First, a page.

A Fool-proof guide to different types of exams

Stopwatch ticking, pen scratching on paper, and we write down everything in our brain – this is how we usually take exams in high school. However, exams come in various shapes and sizes at Warwick. Apart from the timed exam in an exam hall, there are 24-hour and 7-day take-home exams. In these long open-book exams, speed and memory are no longer the only keys to high grades. You may find them unfamiliar, but don’t feel panic. Hopefully blogger Angel’s tips can help you prepare and handle the different forms of exams.

By Angel Sun.

7-day Take-Home Exam

It may sound weird to many freshers, but this is a common exam in many arts and humanities courses. In the 7-day exam period, students are required to write an essay with or without footnotes, depending on the requirements of different departments. You can use all the materials you have, so you need not memorise all the content. Yet, it is important to review your notes before the exam starts. Read them, organise them, and place them in the correct folders on your laptops. Then, you will not waste your time browsing the relevant information in the ocean of Word documents during the exam. 

A small doodle on a piece of paper being held up in front of a window looking out onto a large building. There is a blue sky.
Image: Angel Sun.

On the first day of the exam period, the list of essay topics is available on the assessment website. The link is sent by your department before the exam begins, so don’t forget to bookmark the webpage in advance. After you receive the topics, just read them carefully and plan your essays like how you usually do. 7 days are sufficient, so don’t rush and miss any important details.    

A picture of a notebook with a plan for a 7-day exam.
My plans for my 7-day exam. Image: Angel Sun.

It is challenging to stay concentrated throughout the exam period. The sense of having plentiful time may encourage you to procrastinate, and the exciting student activities on campus may distract you. Last year, the opening ceremony of the Faculty of Art building was held during my take-home exam. There were K-pop performances, a picnic, and even a pop-up escape room. On one hand, I thought I had enough time because there were a few days left. On the other hand, not studying during the exam period brought me an overwhelming sense of guilt. I rejected my friends’ invitation at last, but taking breaks is necessary to keep you motivated in the 7-day period.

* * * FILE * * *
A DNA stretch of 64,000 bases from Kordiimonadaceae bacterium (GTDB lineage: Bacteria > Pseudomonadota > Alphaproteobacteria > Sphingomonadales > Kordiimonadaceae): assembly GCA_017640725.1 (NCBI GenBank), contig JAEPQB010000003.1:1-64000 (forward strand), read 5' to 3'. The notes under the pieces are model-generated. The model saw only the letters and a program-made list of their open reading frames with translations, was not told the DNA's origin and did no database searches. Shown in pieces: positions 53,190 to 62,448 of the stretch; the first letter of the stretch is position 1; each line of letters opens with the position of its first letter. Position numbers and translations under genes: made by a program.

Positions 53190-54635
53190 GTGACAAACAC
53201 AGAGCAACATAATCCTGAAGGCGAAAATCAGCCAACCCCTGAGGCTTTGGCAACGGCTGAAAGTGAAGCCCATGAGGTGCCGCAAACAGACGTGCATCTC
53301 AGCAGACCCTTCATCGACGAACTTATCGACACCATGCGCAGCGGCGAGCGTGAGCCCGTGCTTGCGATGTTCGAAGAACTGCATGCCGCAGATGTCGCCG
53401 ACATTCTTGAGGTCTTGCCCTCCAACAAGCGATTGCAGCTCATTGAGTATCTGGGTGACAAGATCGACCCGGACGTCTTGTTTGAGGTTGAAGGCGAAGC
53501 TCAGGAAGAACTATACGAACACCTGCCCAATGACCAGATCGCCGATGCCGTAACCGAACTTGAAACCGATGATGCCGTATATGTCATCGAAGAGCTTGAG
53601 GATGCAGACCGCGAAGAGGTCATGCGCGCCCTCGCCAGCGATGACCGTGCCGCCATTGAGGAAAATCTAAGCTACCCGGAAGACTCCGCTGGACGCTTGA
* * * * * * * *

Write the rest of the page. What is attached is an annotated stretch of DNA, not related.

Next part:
The 7-day take home exam is not a test of speed, but an assessment of self-discipline and endurance. It would help if you wrote a thorough schedule about how much you should finish each day at the beginning. It helps you stay motivated and adjust the pace from time to time. For example, I finished the first draft of my essay on the fourth day. Considering that I only needed to make corrections and modify it, I participated in a revision session of the Baking Society, in which I could work with some scrumptious cupcakes and relaxing music with my friends. Remember to eat well, sleep well and don’t burn yourself out. Everything is going to be fine.

24-hour Take-Home Exam

It is a middle ground between the timed exam of a few hours and the 7-day one. While you don’t need to recite all the details, there is less time for reading and going through your notes again. Thus, make sure that you are familiar with the syllabus and all the crucial information. Besides, don’t forget to spare enough time for uploading assignments and contact the IT department immediately when there is any technical issue. It may help if you mark down the contact of the IT department.

Furthermore, it is vital to understand how you can stay more concentrated. If you can hardly remain focused in the casual setting of your bedroom, or you are easily distracted by the noise in your flat, you can take the exam in the library. In contrast, some of my friends find that a sense of comfort can boost their energy and lead to a better performance. Hence, they prefer taking their exams in their favourite pyjamas or even with some music on. Remember to take the exam in the place and setting that suits you the most.

An exterior of a large building with the word 'junction' written on it in black letters. There are trees and blue sky in the background.
The Junction on Warwick Campus, one of the exam venues. Image: Angel Sun.

Unlike the traditional timed exam, the long take home exam tests students’ critical thinking, elaboration and source using skill instead of memorisation capacity. You may feel nervous about the unfamiliarity of these forms of exam, but they actually provide a better alternative for the assessment of your academic level. Your hard work always pays off, and good luck this exam season!

If you will have a closed-book exam, why not take a look at Emily’s advice? There are more tips about how to stay productive on Matt’s blog too. 

Do you have other tips about handling various forms of exam at Warwick? You can share your experience by tweeting us @warwicklibrary, messaging us on Instagram @warwicklibrary, or emailing us at libraryblogs@warwick.ac.uk

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